Brooks, once a top salesman for two Fortune 500 companies, told U.S. District Judge Colleen Kollar-Kotelly that he had been “humbled” by his errors and pleaded for leniency.
“I made poor choices,” Brooks told the judge. “I did break the law, and for that I’m truly sorry.”
Kollar-Kotelly called the crime a serious one that “could warrant jail time,” noting that Brooks’s lies “could have derailed” a federal investigation of an important matter. But she said probation and 200 hours of community service was the proper punishment because Brooks had accepted responsibility for his actions and led an otherwise exemplary life.
“You seem to have lost your moral compass for a period,” she told Brooks.
The judge also cited Brooks’s extensive cooperation with federal authorities, which was detailed in a document filed under seal. Federal prosecutors argued in court papers that Brooks had been so helpful that he deserved only probation and community service. His offense carries a maximum prison sentence of 5 years, although Brooks faced only up to six months in jail under guidelines that took his cooperation into consideration.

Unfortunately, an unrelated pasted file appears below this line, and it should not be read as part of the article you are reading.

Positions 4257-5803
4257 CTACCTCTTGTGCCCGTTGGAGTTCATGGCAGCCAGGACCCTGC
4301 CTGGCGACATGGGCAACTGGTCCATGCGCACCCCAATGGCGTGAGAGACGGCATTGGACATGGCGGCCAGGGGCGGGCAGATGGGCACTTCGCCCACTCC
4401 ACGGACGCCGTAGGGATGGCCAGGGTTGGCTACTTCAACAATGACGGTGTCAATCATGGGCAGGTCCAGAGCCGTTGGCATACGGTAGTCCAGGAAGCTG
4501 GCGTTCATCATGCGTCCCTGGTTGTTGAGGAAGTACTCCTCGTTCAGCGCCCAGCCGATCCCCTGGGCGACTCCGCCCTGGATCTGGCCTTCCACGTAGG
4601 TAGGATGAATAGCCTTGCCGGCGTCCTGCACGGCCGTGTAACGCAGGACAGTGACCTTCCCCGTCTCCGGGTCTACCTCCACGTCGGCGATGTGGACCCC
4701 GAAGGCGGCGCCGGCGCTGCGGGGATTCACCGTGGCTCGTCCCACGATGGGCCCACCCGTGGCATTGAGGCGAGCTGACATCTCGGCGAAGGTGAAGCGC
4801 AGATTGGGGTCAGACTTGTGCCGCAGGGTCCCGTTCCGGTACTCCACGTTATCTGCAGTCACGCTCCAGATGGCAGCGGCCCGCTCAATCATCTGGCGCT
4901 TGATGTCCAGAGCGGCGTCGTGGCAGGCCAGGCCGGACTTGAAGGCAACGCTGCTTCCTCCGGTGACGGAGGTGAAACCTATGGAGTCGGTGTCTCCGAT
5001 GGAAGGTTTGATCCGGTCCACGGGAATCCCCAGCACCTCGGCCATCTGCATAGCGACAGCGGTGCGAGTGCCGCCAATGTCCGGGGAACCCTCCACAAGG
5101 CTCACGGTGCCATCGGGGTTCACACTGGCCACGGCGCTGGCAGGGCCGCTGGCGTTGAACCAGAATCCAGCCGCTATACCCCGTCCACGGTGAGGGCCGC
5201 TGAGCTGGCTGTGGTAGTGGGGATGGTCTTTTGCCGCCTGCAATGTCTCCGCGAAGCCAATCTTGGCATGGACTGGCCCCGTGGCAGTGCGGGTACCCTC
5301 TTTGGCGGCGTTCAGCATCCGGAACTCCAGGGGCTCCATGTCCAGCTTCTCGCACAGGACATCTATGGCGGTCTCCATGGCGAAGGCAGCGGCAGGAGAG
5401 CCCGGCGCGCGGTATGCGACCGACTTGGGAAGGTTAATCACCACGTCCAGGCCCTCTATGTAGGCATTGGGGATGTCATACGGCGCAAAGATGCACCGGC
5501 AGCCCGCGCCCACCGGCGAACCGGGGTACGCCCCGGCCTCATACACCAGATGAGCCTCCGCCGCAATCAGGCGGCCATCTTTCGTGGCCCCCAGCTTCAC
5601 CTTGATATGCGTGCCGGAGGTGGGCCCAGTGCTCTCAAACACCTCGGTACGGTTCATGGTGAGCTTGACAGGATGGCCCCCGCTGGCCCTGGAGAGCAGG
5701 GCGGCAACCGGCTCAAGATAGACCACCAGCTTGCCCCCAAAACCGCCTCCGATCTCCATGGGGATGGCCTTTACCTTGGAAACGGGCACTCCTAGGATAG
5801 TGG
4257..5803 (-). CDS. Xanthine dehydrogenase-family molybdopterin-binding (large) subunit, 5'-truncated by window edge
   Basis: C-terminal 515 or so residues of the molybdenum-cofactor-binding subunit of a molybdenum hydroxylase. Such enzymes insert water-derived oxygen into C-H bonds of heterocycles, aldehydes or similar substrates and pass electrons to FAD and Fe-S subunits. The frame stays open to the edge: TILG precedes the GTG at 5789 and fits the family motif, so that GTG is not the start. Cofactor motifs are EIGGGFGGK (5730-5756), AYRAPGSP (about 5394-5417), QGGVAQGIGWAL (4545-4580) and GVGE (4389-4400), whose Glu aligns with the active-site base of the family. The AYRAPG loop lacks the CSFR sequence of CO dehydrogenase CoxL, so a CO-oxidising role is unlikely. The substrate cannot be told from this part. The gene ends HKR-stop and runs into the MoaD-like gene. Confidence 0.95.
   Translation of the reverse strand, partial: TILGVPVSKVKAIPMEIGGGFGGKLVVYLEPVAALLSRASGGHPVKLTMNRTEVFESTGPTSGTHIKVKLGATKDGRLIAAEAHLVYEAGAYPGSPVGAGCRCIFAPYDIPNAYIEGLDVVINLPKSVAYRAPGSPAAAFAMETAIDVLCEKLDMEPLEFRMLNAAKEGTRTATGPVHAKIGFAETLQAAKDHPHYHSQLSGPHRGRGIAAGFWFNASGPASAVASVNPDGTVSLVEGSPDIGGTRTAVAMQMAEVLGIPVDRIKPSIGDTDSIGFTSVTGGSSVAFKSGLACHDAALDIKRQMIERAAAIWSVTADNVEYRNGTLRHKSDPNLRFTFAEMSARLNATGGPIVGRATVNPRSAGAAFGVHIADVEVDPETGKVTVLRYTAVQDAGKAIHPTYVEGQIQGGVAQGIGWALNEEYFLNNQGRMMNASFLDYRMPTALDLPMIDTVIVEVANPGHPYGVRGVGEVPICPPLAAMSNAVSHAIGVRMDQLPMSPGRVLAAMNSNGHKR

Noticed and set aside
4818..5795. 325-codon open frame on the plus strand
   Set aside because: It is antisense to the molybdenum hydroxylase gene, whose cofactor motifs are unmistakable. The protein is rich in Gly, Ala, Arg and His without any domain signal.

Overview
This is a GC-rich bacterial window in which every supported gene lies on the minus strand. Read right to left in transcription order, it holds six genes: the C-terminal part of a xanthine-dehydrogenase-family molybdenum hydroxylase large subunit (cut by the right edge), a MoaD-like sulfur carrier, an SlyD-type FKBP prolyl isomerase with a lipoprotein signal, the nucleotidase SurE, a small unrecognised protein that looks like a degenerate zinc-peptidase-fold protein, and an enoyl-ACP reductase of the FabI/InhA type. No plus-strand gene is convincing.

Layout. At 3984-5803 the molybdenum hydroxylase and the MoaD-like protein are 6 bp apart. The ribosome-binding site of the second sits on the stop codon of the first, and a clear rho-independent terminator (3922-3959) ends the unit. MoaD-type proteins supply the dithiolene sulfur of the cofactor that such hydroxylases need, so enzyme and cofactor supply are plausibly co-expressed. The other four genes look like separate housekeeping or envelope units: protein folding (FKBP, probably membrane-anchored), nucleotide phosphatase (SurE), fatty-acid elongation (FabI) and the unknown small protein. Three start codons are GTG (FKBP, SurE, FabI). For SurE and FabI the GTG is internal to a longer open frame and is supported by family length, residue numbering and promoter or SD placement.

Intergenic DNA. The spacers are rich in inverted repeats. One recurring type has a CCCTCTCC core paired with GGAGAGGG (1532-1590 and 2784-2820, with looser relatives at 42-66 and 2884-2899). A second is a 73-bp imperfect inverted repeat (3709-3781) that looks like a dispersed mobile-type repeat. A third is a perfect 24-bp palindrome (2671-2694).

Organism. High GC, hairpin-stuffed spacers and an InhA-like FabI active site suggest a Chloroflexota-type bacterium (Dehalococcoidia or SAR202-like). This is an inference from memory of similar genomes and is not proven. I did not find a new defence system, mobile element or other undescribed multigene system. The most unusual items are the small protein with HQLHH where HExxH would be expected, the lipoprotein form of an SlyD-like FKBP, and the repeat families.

Prosecutors have declined to comment on the nature of Brooks’s help. But sources have said he wore a recording device that captured another campaign aide on tape admitting he destroyed a ledger of illegal campaign payments.
Brooks and his attorney, Glenn F. Ivey, declined to comment after the hearing, as did Assistant U.S. Attorney Ellen Chubin Epstein.
Brooks was on the finance and treasury teams of Gray’s 2010 campaign for mayor. At the time, Gray was the D.C. Council chairman and was engaged in an election fight with then-Mayor Adrian M. Fenty in the Democratic primary.
Shortly after Gray took office, a fringe candidate alleged that he had accepted money and a job offer in Gray’s administration in return for staying in the race to assail Fenty. Brooks later admitted in the District’s federal court that he had diverted $2,810 in Gray campaign funds to that candidate, Sulaimon Brown, through hard-to-trace money orders. Brooks also said that he provided $2,000 in straw donations to Gray’s campaign.
He was the second Gray campaign staffer to plead guilty to a federal charge related to illicit campaign payments. Thomas W. Gore, 56, admitted that he obstructed justice by shredding a notebook containing records of payments to Brown and that he violated some D.C. campaign finance misdemeanors. No sentencing date has been set in Gore’s case.